My Journey through Urdhva Dhanurasana (Aka: Backbends)
Fear has a remarkable capacity to induce humility. Every Ashtanga yoga practitioner shares the experience of backbends. Every morning silently acknowledged in studios around the world, we all get the backbend challenge. Quietly, we reach the end of our practice, the front of our mats, and the transition to the backbends—dropping back, only the sound of our exhales and the quiet thud as hands hit the mat. What happens inside our bodies and minds, does not have to be explained, because its commonly shared and acknowledged collectively throughout the room–a sacred feeling only the Ashtangi gets to keep to experience.
This being said, every Ashtanga blog I’ve ever read–by teacher and student alike—has an Urdhva Dhanurasana entry. This is my entry and my tribute to the backbend.
Backbends. Every morning you challenge me. You scare me. You push me to my limits. You leave me aflutter with butterflies in my stomach. At the end of practice the anticipation of our next day’s encounter awaits. You eliminate desire—lust, anger greed—you simply push it out through fear. Through you I cleanse myself by facing my own fears. Whoever knew that falling backwards could be so purifying?
At the end of each Ashtanga practice I face what is inevitably the greatest personal challenge of my day–The challenge of Urdhva Dhanurasana. Perfecting this asana means dropping back from a standing position into a backbend and then coming back up to standing again, seamlessly all within two breaths. Until now, I’ve mostly been focused on the form of the backbend, and dropping back and landing on my hands (as opposed to my head). And now that I’ve learned to fall in a controlled manner and catch myself, my new focus is on returning to a standing position.
Every morning I face the fall back. I drop. I land. Bring my hands in toward my feet, and then try pulling myself off the ground. I pause. I rock. On some attempts my hands leave the floor, on others they do not. I rock back and forth again.
The fear of coming up now enters, greater somehow than the fear of falling. I know there is logic and there are physics to all of this. The laws of gravity can determine the precise angle at which I need to be to rock up to standing.
Knowing the physiology of my own body can help–that my center of balance must move as I transfer the weight–equally distributed between arms and legs–entirely to my legs. My sternum must come back above my stomach as I stand up, and it should precede my head. When sitting upright this all makes perfect sense. As soon as I find myself upside down, inhaling up, the laws of gravity somehow go all out of whack, and I find myself feeling glued to the floor. With a little assistance—a small tug from my teacher—I find my legs and make it back to standing.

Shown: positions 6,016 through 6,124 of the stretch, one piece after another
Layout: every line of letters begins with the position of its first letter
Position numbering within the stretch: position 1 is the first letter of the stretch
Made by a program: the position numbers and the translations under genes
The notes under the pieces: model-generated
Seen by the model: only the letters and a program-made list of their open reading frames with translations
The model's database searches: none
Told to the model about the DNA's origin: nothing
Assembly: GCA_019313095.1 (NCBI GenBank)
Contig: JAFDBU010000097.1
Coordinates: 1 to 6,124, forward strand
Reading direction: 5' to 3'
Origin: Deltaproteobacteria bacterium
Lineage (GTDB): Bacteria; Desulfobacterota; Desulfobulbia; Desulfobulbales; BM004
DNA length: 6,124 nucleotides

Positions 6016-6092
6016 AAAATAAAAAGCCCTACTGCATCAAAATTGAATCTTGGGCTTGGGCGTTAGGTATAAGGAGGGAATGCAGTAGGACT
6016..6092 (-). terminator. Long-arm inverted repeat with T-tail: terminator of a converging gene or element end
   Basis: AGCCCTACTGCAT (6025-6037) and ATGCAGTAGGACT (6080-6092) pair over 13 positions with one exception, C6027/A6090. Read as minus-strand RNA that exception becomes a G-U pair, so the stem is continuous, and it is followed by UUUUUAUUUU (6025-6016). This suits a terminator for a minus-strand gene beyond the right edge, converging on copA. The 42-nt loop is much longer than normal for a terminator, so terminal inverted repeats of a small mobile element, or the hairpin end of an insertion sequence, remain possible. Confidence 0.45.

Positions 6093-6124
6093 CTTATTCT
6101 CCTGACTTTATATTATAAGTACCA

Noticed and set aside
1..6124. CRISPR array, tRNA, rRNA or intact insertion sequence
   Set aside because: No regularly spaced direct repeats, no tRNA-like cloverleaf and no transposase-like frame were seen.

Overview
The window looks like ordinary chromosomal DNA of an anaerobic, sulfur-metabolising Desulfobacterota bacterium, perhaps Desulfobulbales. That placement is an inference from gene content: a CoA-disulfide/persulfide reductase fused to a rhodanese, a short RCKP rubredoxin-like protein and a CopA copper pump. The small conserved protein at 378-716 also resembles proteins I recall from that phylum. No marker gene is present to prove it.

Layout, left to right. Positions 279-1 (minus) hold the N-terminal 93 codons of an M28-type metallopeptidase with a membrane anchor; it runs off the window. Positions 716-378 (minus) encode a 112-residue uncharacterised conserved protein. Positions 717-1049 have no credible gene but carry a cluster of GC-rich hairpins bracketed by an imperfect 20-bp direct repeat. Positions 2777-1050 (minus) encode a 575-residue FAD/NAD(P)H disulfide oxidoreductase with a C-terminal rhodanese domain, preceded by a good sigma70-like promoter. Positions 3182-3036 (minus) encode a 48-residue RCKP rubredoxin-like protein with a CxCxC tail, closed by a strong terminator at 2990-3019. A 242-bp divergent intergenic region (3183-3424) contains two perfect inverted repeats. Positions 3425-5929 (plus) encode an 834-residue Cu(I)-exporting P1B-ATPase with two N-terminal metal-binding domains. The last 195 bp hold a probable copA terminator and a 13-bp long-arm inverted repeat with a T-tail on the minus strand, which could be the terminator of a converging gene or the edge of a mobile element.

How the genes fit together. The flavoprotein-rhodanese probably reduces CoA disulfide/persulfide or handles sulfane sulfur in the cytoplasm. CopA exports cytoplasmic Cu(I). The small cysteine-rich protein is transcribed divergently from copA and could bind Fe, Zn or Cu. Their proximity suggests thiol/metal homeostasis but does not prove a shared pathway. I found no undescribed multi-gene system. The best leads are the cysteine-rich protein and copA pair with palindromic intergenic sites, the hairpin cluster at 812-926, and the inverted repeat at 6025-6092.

Every morning I am humbled by this activity.
First, each morning the fear of falling is almost just as scary as it was the first time I ever tried it, even though now I know my strengths a little bit better and know that I’ll catch myself with my hands.
Second, even on my best days when I have a positive attitude, I’m lucky to get my hands off of the floor.
I’ve never been one to take unnecessary risks or chase fear. I don’t even like roller coasters!
But Urdhva Dhanurasana has challenged me to introduce fear in other arenas of my life—by choosing to take on new challenges in my work and outside activities that open new doors and bring about a self awareness of new equilibriums—balancing fear, anxiety with calm and controlled response—Letting myself fall in new ways.
As I started this asana and advanced in it, the response to my outside activities started to change, sometimes much to my own surprise. I took on new challenges and new fears.
No where has this been more extreme, perhaps, than in my work travel—Recent trips for work have taken me to conflict and post-conflict zones such as Liberia and Afghanistan (operating in the safe haven of security bubbles). During these trips I have recognized the inherent connection between my fear, backbends, and activities outside my practice. As outside stimuli for fear around me have increased, the fear about the morning backbends has somehow decreased, allowing me to advance further in my practice on each trip. These precious moments have made me realize the gift of fear—and the fulfillment of working through that fear.
Urdhva Dhanurasana introduced me the value of fear. Fear invites humility, and it is only through humility that learning happens.
“Fear has its use but cowardice has none.” –Mahatma Gandhi
“Engage yourself in activities, established in Yoga, renouncing attachments, and face with even composure, success and failure. Equilibrium is called Yoga.” –Bhagavad Gita, II-48
Editor: Hayley Samuelson
Mary Breeding is an Ashtanga yoga practitioner at Woodley Park Yoga in Washington, DC. During the day she is an international development consultant–passionate about contributing to poverty alleviation through work in governance, education, and solid monitoring and evaluation. For more information, please check out: www.marybreeding.com or > Yoga in Washington, DC. During the day she is an international >> development >> consultant–passionate about contributing to poverty alleviation through >> work in governance, education, and solid monitoring and evaluation. For >> more information, please check out: www.marybreeding.com or >> www.dhrupadmary.com (personal blog). >>”>www.dhrupadmary.com (personal blog).
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